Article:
Like Darwin, I believe that collaboration and innovation are the game changers. Those companies in denial will pull back and try to avoid risk, which will give the innovative companies a great chance while the dance floor is less crowded. When those risk avoidant companies come back to the dance, they will find it much changed and they may not even recognize the music.
My old friend Dan Rasmus (formerly of Microsoft Research) did a paper for Cisco on the Future of work and sees a completely different scenario called the “Free Range Model of Work.” Listed below are 10 characteristics he gives this model:
- The contract between the worker and the organization is changing rapidly and evolving more toward a “freelance economy.” Workers can work for multiple organizations as long as they respect intellectual property rights and do their work on time and under budget.
- Companies are much smaller -- a core group of people focused on branding, marketing and product innovation “talent conglomerates” -- with all other functions outsourced.
- Corporate organizational structures are moving from hierarchical to more of a mesh-like fishnet organization.
- Workplace becomes “workspace” and are not bound by time or geography.
- Better collaboration and communication technologies are required to support future work, and individuals will have to develop new social skills to succeed in these environments.
- Work and personal time are merging, leading to a higher reliance on commitment-based work.
- Change is a part of organizational design. Everyone working for a firm contributes value in support of one or more high-order goals, but they are also responsible for reacting to change.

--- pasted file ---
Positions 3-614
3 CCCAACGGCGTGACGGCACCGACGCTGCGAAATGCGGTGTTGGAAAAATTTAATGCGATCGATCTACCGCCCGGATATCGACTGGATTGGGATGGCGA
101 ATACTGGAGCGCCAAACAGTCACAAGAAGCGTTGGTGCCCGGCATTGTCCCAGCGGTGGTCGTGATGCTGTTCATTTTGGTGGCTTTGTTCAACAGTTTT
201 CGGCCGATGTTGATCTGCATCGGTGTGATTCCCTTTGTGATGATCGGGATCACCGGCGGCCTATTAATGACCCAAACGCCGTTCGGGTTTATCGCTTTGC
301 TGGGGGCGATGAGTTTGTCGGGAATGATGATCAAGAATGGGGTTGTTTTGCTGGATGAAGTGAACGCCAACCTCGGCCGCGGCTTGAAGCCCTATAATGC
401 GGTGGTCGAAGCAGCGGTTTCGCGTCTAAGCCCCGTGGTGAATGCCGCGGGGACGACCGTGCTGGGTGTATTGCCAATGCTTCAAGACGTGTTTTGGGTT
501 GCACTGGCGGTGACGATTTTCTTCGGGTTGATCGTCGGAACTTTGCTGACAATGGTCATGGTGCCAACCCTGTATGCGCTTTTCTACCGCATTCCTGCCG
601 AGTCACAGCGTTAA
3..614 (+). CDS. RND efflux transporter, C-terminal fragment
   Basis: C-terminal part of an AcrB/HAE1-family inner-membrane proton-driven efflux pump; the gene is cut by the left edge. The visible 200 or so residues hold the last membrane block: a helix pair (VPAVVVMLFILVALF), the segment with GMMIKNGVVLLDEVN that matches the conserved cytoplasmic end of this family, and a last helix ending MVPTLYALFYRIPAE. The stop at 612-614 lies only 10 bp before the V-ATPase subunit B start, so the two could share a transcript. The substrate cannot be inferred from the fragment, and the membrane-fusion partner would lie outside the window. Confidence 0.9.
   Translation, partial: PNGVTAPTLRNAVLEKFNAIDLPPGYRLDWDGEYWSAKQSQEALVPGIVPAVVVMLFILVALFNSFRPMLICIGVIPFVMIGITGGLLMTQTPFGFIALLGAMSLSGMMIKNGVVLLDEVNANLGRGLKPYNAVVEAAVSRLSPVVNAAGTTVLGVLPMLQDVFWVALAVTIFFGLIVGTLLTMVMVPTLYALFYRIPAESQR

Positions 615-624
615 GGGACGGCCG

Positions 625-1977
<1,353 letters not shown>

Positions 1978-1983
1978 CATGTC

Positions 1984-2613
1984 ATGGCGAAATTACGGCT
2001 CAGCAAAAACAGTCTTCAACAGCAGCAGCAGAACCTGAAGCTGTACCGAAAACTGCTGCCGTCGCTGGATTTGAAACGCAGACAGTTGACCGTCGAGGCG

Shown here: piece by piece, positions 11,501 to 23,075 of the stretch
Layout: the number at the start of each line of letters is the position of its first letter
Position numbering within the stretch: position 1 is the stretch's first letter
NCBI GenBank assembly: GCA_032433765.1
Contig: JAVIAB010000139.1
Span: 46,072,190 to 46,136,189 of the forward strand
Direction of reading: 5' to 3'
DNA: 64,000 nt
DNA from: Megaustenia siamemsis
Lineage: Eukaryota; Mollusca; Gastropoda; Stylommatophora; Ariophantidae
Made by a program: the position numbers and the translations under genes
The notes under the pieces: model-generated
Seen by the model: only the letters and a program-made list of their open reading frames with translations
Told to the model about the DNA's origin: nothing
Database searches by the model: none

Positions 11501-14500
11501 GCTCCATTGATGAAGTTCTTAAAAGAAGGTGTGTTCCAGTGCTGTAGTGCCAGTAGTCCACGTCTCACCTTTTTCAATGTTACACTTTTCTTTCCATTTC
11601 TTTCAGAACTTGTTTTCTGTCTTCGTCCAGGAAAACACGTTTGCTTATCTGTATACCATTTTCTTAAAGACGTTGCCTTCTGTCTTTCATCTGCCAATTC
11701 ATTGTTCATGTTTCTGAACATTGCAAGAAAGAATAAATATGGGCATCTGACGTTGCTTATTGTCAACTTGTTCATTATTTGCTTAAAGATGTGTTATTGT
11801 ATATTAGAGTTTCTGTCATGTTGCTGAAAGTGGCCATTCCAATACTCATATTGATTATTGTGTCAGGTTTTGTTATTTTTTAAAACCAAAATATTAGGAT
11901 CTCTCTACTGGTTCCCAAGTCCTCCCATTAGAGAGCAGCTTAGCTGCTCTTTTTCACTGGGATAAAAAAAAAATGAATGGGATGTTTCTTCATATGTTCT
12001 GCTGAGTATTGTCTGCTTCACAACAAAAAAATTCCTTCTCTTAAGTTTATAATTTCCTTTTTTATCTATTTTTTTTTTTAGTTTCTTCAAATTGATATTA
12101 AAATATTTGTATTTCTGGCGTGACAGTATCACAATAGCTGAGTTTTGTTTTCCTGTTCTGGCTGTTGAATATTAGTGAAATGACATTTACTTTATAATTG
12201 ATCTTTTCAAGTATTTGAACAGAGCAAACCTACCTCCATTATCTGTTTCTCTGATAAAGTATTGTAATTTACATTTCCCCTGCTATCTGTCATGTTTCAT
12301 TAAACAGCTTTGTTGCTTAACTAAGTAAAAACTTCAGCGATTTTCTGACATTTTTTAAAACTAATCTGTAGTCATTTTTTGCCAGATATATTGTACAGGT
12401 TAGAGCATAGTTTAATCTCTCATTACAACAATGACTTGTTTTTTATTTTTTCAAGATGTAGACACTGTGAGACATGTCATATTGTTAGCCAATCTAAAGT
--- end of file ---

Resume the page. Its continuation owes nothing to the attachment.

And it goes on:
- Innovation requires both diversity and trust (personal, cognitive and work-related).
- Corporate data is tagged and encrypted. If it is unlawfully disseminated, it can be traced and when a partnership ends all access to the data is immediately revoked and becomes useless.
- Social media is used to create work collectives (similar to a movie or construction project) which assemble, disassemble and adapt quickly based on demand.
You are your brand; reputation and demonstrated influence are required to get and keep work. You are also responsible for all your own benefits.
In future work, some of the work may look like open source software projects that are done today. Anyone can contribute, everything gets peer review, everything is transparent, your reputation is based on the quality of your work and ability to execute, and you get recognized for what you have done.
A 2007 study by PWC on the future of work looked at what work might look like in 2020. Some of the possible changes it theorized were:
- Large corporations turning into mini-states and taking on a prominent role in society.
- Specialization creating the rise of collaborative networks.
- The environmental agenda forcing fundamental changes to business strategy.
Dion Hinchcliffe proposes a variety of work models based on the level of curation. And then there is the ROWE (Results Only Work Environment) which is a management philosophy focused on empowering the employee for productivity and results rather than presence in the workplace.
As you can see lots of opinions by lots of experts, none of whom have a crystal ball. What I believe is, that the divide between those looking forward and those looking back is getting larger. What kind of future organization would you like to work for?
Editor's Note: You may also be interested in reading:
- Knowledge Management in 2012? Probably Dead by @roanyong
- Driving Adoption in Social Business: Resistance is Futile! by @seattlerooster
- When Social Meets Business: Andrew McAfee Insights by @cherylmckinnon